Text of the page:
Talk of the U.S. Postal Service potentially making plans to sell its downtown Puyallup location has many residents and business owners riled up.
"I can’t believe it could be closing," said Adrianne Hankinson, who co-owns Caffe Sorelle on West Meeker. "I think it’s horrible."
The coffee and sandwich shop receives a lot of customers who stop along their way to the post office.Rumors have floated around from postal carriers to residents that the process to begin selling the property would begin in July.
Ernie Swanson, the spokesman for the Seattle District Office of the U.S. Postal Service, vehemently denies and squashes any rumors.
"The building has not been sold and it’s not on the market," he said.
Swanson’s denial, however, doesn’t quell the outspokenness of so many residents and business owners in the area.
Shelley Schlumpf, the executive director of the Puyallup and Sumner Chamber of Commerce, said the likely closure of the post office would pose a huge loss to Puyallup’s downtown core.
"I can’t fathom not having a post office in the downtown," she said. "As a chamber, we use (the post office) a lot."
Resident Pat McGregor said he is disappointed the post office might be closing.
"I have used the post office several times, often just walking there to drop something on my way to Forza, the park or breakfast," he said. "I suspect it is like that for many people. Now, instead of putting some shopping dollars in downtown, they go elsewhere because the mail or package has to be dropped elsewhere."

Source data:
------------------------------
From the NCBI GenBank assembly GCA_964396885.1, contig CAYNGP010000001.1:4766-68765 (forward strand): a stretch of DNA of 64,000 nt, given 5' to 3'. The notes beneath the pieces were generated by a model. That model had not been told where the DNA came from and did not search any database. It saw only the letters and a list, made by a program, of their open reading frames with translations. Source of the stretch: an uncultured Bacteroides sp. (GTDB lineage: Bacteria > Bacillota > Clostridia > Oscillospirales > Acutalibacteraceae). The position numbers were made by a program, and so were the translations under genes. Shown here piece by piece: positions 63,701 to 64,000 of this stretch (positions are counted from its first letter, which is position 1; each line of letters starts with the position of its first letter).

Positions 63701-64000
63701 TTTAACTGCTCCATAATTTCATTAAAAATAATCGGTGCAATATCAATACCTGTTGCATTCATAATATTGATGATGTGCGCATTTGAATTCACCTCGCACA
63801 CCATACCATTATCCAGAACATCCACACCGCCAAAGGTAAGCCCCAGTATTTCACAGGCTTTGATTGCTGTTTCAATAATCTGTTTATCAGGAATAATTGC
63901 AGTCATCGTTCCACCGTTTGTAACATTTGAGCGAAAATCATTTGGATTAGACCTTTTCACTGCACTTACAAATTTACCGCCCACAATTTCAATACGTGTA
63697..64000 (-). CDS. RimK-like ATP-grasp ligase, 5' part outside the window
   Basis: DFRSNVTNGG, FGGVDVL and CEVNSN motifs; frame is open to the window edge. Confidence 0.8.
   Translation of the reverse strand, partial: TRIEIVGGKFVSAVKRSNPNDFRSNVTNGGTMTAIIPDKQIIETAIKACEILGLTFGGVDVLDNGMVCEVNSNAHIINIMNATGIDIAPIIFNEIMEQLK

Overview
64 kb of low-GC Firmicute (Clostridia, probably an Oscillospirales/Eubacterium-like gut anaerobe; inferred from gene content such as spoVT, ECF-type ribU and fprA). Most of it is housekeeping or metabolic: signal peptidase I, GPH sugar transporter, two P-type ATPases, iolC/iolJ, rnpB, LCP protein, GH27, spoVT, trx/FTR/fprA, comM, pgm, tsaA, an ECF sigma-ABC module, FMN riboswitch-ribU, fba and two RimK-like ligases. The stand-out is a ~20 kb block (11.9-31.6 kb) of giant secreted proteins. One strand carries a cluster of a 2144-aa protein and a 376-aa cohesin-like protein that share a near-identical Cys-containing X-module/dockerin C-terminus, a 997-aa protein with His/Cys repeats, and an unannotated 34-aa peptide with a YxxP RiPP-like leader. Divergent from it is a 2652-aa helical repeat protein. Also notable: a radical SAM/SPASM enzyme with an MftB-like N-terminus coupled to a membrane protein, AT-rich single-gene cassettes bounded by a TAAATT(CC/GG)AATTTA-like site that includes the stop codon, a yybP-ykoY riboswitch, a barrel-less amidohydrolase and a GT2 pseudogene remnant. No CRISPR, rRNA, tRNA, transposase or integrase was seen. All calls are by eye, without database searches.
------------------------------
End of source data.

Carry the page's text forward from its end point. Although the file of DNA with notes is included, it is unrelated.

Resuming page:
For some business owners in the downtown, the likelihood of a closure could impact their livelihood.
"It will kill my business," said Dick Messinger, owner of Comic Evolution on South Meridian.
Messinger said that 75 percent of his revenue is derived from online sales through Amazon and Ebay. He walks daily to the post office and delivers between 30 to 40 packages to his Amazon and Ebay customers. Amazon requires that Messinger use the Postal Service.
If the post office were to close, Messinger said it would add an additional two hours to his already 11-hour day to deliver packages to post offices in either Sumner or on South Hill. He said he would probably relocate his business.
Greg Webley, a trial attorney, is a co-owner at the Puyallup Law Center with business partner, Adam Birnbaum. Webley said his staff visits the post office, just a half block away, five days a week and two to three times a day.
"To have the post office close would be a huge hassle and money loss for us," he said.
Legal mailings that Webley’s office mails out have to, by state law, be certified by the Postal Service only. If the post office were to close, Webley said he’d have to pay an additional $400 to $500 per month for a staff person to visit the post office on South Hill. He would also have to change all the letterheads on his legal filings to read a new P.O. box address.
Arla Cuddie, the president of the Puyallup Main Street Association, said that in the face of adversity the city may need to look at relying on the private sector to provide services.
Carl Kilpatrick, owner of The UPS Store in the Fred Meyer Parking lot off River Road, said The UPS stores offer the same services as the Postal Service and much more, like 24-hour service and mail forwarding and holding.
"With the closure of the post office, people of the valley shouldn’t miss a beat," he said.
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